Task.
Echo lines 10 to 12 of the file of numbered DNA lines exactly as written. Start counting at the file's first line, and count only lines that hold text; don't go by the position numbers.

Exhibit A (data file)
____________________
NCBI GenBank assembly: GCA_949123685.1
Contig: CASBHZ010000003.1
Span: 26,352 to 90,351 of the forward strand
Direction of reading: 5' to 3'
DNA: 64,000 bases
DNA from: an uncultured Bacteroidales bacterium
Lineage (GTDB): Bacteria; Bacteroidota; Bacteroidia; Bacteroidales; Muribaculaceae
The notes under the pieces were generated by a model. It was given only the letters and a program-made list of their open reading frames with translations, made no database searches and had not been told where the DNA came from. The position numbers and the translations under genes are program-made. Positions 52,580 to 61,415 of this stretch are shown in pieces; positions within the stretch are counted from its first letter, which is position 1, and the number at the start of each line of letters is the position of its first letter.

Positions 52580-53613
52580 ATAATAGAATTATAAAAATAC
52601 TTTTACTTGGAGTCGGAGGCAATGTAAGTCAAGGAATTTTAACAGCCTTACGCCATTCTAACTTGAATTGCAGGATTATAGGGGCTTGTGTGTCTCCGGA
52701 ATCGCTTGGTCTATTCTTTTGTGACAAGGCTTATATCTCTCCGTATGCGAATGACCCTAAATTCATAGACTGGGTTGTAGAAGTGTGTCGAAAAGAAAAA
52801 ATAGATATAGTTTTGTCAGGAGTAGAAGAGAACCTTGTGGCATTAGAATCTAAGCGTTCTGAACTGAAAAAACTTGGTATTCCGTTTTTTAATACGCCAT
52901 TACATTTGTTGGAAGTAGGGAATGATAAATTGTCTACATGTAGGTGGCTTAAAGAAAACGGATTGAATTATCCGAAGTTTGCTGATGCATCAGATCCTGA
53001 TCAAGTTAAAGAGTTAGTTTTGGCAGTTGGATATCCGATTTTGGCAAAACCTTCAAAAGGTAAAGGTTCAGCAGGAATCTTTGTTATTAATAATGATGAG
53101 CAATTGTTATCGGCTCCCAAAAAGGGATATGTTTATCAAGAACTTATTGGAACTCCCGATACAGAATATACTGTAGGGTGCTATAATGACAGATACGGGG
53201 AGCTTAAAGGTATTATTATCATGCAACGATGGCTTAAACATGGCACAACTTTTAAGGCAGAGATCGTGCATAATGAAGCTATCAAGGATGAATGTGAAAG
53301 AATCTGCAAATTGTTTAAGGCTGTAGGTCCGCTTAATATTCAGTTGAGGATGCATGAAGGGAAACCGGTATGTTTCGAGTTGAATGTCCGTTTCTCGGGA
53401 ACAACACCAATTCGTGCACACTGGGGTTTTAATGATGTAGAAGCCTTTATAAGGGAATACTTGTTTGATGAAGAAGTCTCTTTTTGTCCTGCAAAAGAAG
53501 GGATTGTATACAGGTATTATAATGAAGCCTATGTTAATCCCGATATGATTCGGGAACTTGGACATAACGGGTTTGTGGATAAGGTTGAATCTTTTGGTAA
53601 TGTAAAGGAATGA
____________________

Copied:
52580 ATAATAGAATTATAAAAATAC
52601 TTTTACTTGGAGTCGGAGGCAATGTAAGTCAAGGAATTTTAACAGCCTTACGCCATTCTAACTTGAATTGCAGGATTATAGGGGCTTGTGTGTCTCCGGA
52701 ATCGCTTGGTCTATTCTTTTGTGACAAGGCTTATATCTCTCCGTATGCGAATGACCCTAAATTCATAGACTGGGTTGTAGAAGTGTGTCGAAAAGAAAAA